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E. Lutzer – Decisions, choice, change, and growth

Some ideas on pastoring and preaching by Erwin Lutzer

Being a Christian is all about making decisions, making choices, changing, and growth.

In fact, life is all about making decisions, making choices, changing, and growth or decay.

So, more accurately being a Christian is all about making helpful decisions, making healthy choices, changing for the better, and growth in Christ.

I like what Pastor Irwin Lutzer (pastor of The Moody Church for 36 years from 1980-2016) said in his Running to Win message on 7-11-17, titled “A Faith that Risks” – part 1.  “When preparing a sermon he asks himself: Why should anyone listening be changed for the rest of their life?  After all, that is what the Word of God is to do.” later…”We need to nail down the life-changing lessons that this passage of scripture teaches us.”

Principles for pastoral success

“From him I learned how to speak to human need, and how every sermon should have one big idea! Years later, when I was here in Chicago, Lloyd Perry, of Trinity Evangelical Divinity School, explained how my outlines could have unity, order and progress if I employed a key word (a plural noun) under which all of my points would be subsumed.”

Lloyd Perry says you should have a central proposition (one statement) which is your main point. In the statement there should be one key word (and the key word should be a plural noun).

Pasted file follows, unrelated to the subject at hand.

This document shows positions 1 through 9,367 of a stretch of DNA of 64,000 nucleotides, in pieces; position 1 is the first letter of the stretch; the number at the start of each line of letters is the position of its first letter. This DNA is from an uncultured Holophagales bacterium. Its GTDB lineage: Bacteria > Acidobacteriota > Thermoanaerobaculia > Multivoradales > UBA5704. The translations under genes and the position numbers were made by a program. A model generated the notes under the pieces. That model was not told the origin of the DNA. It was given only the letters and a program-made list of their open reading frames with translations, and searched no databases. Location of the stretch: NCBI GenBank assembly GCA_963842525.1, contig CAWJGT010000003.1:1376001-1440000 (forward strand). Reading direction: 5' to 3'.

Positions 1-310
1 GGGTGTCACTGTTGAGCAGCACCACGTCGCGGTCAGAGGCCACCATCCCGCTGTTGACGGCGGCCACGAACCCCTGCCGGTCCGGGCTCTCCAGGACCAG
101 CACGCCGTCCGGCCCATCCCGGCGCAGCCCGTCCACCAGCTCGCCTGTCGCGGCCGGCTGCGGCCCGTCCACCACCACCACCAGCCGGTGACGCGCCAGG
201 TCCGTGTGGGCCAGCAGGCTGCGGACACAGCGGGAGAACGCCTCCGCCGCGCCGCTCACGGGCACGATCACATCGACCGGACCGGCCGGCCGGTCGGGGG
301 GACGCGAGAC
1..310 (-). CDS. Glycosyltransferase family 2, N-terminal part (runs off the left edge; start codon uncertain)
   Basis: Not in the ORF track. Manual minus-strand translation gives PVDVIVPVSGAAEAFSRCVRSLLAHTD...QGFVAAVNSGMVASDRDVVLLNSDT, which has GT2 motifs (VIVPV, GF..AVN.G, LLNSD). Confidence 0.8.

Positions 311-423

His emphasis appeared to be a challenge for His followers to maintain their influence in the world. Thus my theme became “The Need for Maintaining Christian Influence in the World.” My proposition was “For the reasons implied in Jesus’ great golden text, ‘You are the salt of the earth,’ we must maintain our Christian influence in the world.” In choosing that as my proposition, I was following Hershael York and Bert Decker, who suggest that the preacher should “build application right into the proposition.”[2]

As to designing a proposition, Perry writes, “The third step in the construction of a sermon is the formulation of a proposition. . . . This part of the sermon has been referred to by different homiletical writers as the central idea, the controlling assertion, the statement, the big truth, the subject sentence, and the thesis.”[3] In short, the proposition contains the entire sermon in the form of a single sentence. It also contains a key word. That word is always a noun and always plural. Donald Hamilton declares, “This keyword will always be a plural noun, for it is used to identify two or more ideas, or main points. There can be no exceptions to this.”[4] It is the key word because it establishes the focus of each main point. In the proposition for this sermon, the key word is obviously reasons.